Reporting Requirements for Healthcare Providers That Received Pandemic Relief
To say that 2020 was a confusing year for healthcare providers would be a massive understatement. If you operated at a loss in order to care for patients, you probably qualified for government relief. Do you now know how to report those relief funds?
Wednesday, August 18, 2021 – For health care providers operating in the middle of a pandemic, profit often takes a backseat to saving lives. That’s why many providers have taken money from Uncle Sam in the past year. Some programs intended to help providers get by include Provider Relief Fund General Distributions, Targeted Distributions, Skilled Nursing Facility Infection Control Distributions and Nursing Home Infection Control Distributions. If you received more than $10,000 in the aggregate from those four programs since June 2020, your reporting requirements have just changed.
On Jan. 15, 2021, the Department of Health and Human Services issued guidelines for reporting government income and created its reporting portal. As of June 11, those requirements have changed and deadlines have been extended. You can read the complete announcement, but here are the key changes:
- The period of availability of funds is based on the date the payment is received (rather than requiring all payments be used by June 30, 2021, regardless of when they were received).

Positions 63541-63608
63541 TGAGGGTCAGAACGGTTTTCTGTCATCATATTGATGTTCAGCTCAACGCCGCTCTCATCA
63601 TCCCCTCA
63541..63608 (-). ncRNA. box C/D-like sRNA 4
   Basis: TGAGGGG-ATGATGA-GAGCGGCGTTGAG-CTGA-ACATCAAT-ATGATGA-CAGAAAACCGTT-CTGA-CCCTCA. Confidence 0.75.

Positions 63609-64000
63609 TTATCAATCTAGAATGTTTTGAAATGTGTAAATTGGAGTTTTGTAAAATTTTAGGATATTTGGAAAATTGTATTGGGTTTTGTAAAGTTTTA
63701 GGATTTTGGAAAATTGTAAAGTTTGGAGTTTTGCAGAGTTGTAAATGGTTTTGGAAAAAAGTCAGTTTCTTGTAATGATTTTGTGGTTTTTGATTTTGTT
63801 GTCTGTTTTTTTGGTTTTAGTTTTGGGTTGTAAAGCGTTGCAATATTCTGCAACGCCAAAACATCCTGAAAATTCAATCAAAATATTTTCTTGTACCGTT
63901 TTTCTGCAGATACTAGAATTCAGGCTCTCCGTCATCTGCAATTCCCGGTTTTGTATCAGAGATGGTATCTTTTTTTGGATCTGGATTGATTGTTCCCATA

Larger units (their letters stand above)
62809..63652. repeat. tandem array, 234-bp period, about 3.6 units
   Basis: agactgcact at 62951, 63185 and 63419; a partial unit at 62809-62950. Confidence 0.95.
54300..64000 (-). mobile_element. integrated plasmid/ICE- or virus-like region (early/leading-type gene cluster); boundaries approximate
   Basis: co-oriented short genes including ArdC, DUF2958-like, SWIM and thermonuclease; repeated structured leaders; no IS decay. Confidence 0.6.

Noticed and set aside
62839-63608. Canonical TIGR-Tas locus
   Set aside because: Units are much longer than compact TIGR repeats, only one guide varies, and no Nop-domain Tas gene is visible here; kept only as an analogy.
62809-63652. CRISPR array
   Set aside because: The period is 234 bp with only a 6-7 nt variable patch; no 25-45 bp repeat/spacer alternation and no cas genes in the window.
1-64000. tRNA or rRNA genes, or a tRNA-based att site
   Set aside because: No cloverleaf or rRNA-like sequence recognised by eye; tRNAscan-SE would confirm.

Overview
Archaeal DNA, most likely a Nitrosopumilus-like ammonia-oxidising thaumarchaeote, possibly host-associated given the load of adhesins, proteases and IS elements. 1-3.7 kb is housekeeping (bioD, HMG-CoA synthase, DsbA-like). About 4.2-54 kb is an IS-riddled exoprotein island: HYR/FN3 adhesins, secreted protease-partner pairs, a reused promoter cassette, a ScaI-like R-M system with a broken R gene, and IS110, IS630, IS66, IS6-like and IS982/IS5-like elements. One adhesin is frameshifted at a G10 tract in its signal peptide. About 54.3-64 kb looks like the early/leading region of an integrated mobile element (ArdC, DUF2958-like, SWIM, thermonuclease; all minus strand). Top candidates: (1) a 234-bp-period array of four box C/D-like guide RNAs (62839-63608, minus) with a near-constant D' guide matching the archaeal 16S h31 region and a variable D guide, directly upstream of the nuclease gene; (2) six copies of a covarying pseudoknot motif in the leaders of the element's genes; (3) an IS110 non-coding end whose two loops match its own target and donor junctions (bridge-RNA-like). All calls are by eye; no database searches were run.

- Recipients are required to report for each payment received period in which they received one or more payments exceeding, in the aggregate, $10,000 (rather than $10,000 cumulatively across all PRF payments).
- Recipients will have a 90-day period to complete reporting (rather than a 30-day reporting period).
- The reporting requirements are now applicable to recipients of the Skilled Nursing Facility Infection Control and Nursing Home Infection Control distributions in addition to the General and Targeted distributions.
- The PRF Reporting Portal will open July 1, 2021, for providers to start submitting information.
Deadlines to use and report funds now are based on the period when the funds were received rather than the year:
It’s been a confusing couple of years for healthcare providers, and reporting income is never fun. But hopefully, the newly extended deadlines will take some pressure off your practice. Be sure to work with a qualified professional to make sure you’re in compliance.